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Wrestling With Alligators (and Yourself)
By FRANK RIZZO
Monday, December 05, 2016  •  
Mon Dec 5, 2016  •  
Off-Off-Broadway  •   0 comments Share This
"The people who call this place home have to have survival skills that most of us take for granted."

A new play finds drama in the Everglades

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Hilary Bettis remembers the long nights she spent years ago with her now-ex boyfriend at rock clubs in Brooklyn and the East Village. She felt "that visceral experience of live music and community" was missing from her theatre life.

"I really wanted to find a way to write a play that my friends who weren't involved in the theatre would want to go see," she says.

Soon enough, she started work on Alligator, which New Georges is presenting through December 18 at the A.R.T/NY Theatres. The play follows twin orphans who wrestle gators for a living at a tourist trap in the Florida Everglades, and from the beginning, Bettis knew she wanted it to have the rawness, heat, and "organic spontaneity" of her rock-n-roll nights.

"I wrote it as if it were a fever dream," Bettis says. "The alligator, the boys in the car, the raccoon – [they] all came out of nowhere. I was experiencing what people in the play were experiencing as I was writing it, as opposed to sitting back and planning what these people were going to do."

But while she may not have known where there plot was going, she definitely knew when the emotions were accurate. "It had just enough fiction and theatricality to hide what is a very personal and, in many ways, autobiographical story," she says. "I was living with an alcoholic and dealing with alcohol myself. A close friend who was my mentor and advocate, who taught me everything about writing, was dying of cancer, and he didn't have any family. I became the person caring for him. I was dealing with death and poverty and alcoholism, no furniture, my whole family getting laid off..."

It wasn't until last summer, however, that Bettis visited the Everglades. She returned "with an even deeper appreciation, respect, and reverence for that environment and that part of the world."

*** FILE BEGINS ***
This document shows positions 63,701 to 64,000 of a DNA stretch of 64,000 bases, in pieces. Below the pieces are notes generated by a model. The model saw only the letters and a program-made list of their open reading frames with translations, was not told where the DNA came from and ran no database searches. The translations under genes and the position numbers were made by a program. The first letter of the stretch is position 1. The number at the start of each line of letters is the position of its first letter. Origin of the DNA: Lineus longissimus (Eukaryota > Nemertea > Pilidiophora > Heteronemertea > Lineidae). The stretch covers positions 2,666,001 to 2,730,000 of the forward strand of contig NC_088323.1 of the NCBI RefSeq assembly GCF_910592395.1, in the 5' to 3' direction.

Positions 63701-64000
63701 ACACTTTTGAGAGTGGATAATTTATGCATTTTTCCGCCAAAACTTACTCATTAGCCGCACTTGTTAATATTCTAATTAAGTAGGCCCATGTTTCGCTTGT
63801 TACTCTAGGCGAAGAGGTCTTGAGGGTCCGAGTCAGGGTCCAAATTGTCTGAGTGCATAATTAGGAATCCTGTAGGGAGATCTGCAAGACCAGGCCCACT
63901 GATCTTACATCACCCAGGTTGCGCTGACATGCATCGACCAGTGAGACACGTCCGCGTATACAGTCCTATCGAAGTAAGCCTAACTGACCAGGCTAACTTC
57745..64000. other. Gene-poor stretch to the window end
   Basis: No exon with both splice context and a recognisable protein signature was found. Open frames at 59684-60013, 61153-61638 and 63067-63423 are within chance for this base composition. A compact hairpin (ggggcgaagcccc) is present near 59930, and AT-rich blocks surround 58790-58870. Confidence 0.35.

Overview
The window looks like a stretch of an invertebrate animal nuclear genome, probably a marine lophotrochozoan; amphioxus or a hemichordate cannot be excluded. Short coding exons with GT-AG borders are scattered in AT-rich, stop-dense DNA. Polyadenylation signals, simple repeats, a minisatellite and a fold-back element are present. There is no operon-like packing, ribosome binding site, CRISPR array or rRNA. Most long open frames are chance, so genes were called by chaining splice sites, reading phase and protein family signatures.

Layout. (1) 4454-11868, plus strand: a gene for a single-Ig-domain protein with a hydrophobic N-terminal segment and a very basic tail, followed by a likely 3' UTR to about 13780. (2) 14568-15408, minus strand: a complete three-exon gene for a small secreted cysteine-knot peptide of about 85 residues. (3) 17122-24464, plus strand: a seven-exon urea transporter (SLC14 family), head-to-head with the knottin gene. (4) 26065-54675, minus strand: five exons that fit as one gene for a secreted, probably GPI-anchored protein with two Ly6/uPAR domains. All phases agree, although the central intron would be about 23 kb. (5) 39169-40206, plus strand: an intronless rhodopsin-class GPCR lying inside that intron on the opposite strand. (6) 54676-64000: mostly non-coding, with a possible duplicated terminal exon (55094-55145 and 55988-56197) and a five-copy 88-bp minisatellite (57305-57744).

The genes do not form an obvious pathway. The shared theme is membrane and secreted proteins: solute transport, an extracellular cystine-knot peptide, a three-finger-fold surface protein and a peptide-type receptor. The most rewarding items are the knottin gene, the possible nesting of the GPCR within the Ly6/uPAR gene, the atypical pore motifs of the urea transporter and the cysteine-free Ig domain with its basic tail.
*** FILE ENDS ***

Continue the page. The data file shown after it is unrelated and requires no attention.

And for alligators, too.

"I saw them as these incredible beautiful and really misunderstood creatures," she says. "This part of the world is so misunderstood, too. The Everglades is beautiful but also so brutal: it's hot, humid, full of mosquitoes, pythons, anacondas, and other wild, wild creatures. It's a place where everything is trying to kill you in some way, shape, or form. The people who call this place home have to have survival skills that most of us take for granted. They live by instincts, and they're quick on their feet. They understand the consequence of life and death in a way we don't because in order to survive they have to be willing to kill something that might kill them."

Dakota Granados and Lindsay Rico
Dakota Granados and Lindsay Rico

Bettis adds that she constantly grapples with matters of place, home, and identity. Discussing her own ancestry, she asks, "How do you define what it means to be Latina in a country full of immigrants with a mix of backgrounds?"

Bettis, whose mother is half Mexican and whose father is a minister from South Carolina, is drawn to a family history that was purposefully obscured by her grandfather.

"He came up from Mexico, and his ability to survive in this country meant being more American than Americans, speaking perfect English without an accent, joining the military, being incredibly law- abiding and productive members of society," she says. "For him, his biggest fear was that I would be too dark and held back from opportunities."

As her family moved around, she found herself in rural white communities "where they would say, 'Oh, you're Latina.'" And then she would find herself in the Chicano neighborhoods of Los Angeles, where the locals would say, "Oh, you're not Latina."

"Yet I am all these things," Bettis says. "It's in my blood, in my DNA. Now in 2016 I am able to say, 'No, I am not letting the world define my identity. I'll define and reclaim that identify for my family as much as myself.'"

It matters, then, that New Georges is producing Alligators in conjunction with the Sol Project, which specifically supports productions by Latina/o playwrights. As Bettis says, "For the Sol Project to reach out to me to say, 'You are a member of [this] community, and we want to recognize that and put your play up in New York City,' well that's a validation. There is a community that says I am part of them."

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Follow Frank Rizzo at @ShowRiz. Follow TDF at @TDFNYC.

Photos by Heather Phelps-Lipton. Top photo: Bobby Moreno and Lindsay Rico.

TDF Members: At press time, discount tickets were available for 'Alligator.'  Go here to browse our current offers.




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